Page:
4. Weather-proof Lights

Weather-proof and winter-proof lights are durable and ensure that your client's lights are protected during all seasons and last longer.

5. Spotlights vs. floodlights 

Spotlights and floodlights are similar but with a key difference in beam spread. Spotlights have a narrower beam of light, while floodlights have a wider beam. If you want to highlight a specific area of your landscape, spotlights are the way to go. Conversely, floodlights are better for lighting up a general area, such as a driveway.

6. Outdoor post lights vs. path lights 

Post lights and outdoor lamp fixtures help illuminate paths without the strength of floodlights or other types. Instead, they accent the path, and their wide beams stretch over much of the path. This decreases the need for many lights. Path lights are the same as outdoor post lights but in a shorter and smaller version.

7. Inground lighting

Inground lights are installed directly into the ground, giving a more modern vibe than other types of lighting. They are typically circle-shaped and used to brighten up walkways and patios. While they’re not good for highlighting specific display points, they pair well with spotlights in order to draw attention to certain aspects of your client's landscape.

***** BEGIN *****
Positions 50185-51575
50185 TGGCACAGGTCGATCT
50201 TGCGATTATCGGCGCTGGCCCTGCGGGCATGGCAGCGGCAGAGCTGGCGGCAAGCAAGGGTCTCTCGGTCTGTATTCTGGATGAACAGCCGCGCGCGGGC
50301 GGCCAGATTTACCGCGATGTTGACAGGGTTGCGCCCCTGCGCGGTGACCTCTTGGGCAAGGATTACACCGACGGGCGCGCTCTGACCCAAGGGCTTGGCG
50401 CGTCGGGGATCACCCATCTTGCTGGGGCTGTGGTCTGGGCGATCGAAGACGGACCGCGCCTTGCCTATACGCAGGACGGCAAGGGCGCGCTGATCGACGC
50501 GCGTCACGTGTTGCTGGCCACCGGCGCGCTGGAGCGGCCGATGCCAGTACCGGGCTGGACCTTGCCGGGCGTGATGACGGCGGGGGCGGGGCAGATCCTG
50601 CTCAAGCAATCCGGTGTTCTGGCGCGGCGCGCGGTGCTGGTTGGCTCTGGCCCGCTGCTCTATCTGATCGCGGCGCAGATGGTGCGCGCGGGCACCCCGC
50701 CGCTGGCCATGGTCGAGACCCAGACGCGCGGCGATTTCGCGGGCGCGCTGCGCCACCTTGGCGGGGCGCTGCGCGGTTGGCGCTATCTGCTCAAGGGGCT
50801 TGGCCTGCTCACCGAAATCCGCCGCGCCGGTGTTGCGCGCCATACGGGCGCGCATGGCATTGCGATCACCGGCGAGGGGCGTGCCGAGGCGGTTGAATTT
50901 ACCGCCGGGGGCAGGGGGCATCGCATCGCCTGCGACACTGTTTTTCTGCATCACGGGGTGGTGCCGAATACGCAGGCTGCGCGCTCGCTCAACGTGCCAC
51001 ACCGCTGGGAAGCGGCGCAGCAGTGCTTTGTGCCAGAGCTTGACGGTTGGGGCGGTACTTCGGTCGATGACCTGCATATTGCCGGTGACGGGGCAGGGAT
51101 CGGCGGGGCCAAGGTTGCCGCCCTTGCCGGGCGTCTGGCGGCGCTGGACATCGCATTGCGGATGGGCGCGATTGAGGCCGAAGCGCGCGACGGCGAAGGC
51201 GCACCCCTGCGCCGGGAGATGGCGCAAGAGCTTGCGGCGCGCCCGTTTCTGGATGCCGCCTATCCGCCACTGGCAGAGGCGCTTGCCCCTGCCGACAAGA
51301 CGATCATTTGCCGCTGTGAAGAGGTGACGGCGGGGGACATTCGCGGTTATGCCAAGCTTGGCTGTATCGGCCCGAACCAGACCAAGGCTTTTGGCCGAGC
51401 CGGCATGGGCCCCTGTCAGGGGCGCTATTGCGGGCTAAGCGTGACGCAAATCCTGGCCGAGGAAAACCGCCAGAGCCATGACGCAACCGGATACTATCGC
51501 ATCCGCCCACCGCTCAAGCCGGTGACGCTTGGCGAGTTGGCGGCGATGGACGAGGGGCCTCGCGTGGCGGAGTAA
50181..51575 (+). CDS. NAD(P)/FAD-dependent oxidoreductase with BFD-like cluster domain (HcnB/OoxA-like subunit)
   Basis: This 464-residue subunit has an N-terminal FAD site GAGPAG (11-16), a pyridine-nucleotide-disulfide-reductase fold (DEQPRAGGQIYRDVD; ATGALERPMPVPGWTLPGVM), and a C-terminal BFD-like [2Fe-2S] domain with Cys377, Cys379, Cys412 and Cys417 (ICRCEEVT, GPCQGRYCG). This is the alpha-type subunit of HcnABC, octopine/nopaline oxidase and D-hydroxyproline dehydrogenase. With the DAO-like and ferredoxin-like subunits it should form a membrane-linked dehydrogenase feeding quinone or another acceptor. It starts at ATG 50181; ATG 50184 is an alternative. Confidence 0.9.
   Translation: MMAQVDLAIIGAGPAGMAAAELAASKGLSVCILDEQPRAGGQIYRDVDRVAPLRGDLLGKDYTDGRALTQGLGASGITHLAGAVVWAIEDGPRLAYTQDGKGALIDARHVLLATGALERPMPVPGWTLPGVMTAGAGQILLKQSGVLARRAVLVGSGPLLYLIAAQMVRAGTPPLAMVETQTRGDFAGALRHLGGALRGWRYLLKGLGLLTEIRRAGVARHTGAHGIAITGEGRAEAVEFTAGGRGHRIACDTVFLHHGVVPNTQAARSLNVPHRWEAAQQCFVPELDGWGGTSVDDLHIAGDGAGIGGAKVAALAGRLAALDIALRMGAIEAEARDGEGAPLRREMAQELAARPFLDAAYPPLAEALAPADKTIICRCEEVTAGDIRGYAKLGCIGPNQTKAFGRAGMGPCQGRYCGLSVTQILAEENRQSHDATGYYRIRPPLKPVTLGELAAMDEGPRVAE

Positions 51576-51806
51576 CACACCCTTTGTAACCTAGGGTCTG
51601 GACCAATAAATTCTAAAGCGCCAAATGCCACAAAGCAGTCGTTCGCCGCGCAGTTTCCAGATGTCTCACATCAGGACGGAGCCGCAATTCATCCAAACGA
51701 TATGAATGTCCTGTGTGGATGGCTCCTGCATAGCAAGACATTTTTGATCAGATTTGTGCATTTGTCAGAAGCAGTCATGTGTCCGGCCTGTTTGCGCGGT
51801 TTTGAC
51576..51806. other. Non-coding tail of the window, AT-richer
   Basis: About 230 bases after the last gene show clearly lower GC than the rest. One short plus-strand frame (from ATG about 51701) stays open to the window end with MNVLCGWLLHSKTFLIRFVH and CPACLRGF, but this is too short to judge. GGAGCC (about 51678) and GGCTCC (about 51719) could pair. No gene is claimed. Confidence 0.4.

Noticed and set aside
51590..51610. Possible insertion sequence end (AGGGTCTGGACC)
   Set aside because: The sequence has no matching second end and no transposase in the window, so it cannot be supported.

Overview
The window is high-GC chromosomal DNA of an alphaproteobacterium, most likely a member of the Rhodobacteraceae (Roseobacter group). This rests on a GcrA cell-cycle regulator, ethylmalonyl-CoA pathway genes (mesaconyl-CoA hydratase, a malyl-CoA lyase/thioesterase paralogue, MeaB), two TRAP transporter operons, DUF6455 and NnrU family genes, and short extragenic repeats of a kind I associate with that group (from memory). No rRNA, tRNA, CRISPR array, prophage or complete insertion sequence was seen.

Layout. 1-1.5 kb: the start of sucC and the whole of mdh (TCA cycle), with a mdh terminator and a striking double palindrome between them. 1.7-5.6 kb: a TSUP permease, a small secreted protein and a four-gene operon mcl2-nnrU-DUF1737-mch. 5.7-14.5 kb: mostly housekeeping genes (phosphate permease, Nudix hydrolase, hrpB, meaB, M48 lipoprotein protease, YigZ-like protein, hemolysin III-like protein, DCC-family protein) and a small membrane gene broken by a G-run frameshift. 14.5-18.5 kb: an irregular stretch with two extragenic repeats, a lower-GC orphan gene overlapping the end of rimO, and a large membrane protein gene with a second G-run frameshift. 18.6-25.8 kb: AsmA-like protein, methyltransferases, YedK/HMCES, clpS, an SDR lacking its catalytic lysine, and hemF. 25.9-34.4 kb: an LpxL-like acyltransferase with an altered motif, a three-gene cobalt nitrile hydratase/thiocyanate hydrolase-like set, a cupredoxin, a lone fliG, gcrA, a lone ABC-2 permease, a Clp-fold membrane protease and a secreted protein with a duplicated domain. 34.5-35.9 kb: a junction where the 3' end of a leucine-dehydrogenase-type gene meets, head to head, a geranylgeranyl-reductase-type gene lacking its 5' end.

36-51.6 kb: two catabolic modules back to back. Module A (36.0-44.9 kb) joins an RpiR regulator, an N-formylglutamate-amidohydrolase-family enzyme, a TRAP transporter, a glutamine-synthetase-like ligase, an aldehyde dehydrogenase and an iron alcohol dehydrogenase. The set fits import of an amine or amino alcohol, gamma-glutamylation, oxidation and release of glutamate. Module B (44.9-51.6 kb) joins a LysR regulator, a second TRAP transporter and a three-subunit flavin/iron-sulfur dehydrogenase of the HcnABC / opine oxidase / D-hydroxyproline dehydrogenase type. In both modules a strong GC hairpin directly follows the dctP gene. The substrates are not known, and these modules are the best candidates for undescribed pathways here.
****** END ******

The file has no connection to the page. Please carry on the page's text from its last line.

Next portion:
8. Deck and step lights 

Deck and step lights not only look appealing, but they also increase safety. They are installed directly into the decking or staircase, making them discreet yet essential. 

9. Pond lights

If you have a water fixture you want to illuminate, pond lights are the way to go. Embedded in the water itself, these lights add a cool ambiance to any landscape.

10. Hardscape lights

Relatively new to the landscape lighting scene, hardscape lights use LED technology that can wash or graze walls with light. They are less intense than other types of lighting but no less aesthetically pleasing.

In addition to these types of light, there are different methods you can use to illuminate your client's landscape. Up Lighting, Silhouette Lighting, and Shadow Lighting are a few methods to brighten certain aspects of your home or yard, generally with the help of spotlights or inground lights.

  • Up-Lighting is used as an accent to architectural features and is usually installed in the ground, a deck, or a staircase.
  •  Silhouette Lighting highlights dramatic features, using a light placed behind the feature and aimed toward the main vantage point to create a silhouette effect.
  • Shadow Lighting is the opposite of silhouetting, which means the light must be placed between the feature you want to highlight and the main vantage point, with the light aimed at the feature. This best works when there is a wall or flat surface behind the feature being lit.

Making smart lighting choices

By using different types of lights, you can illuminate trees, gardens, the front of your client's home,  driveway, and patio or backyard. If you’re installing lights in a more commercialized area, such as in front of a business, you can also consider lighting up the sidewalk and parking lot.

By making wise choices for your clients' lighting projects, you can not only boost aesthetic appeal but security, as well.

jeremy merchant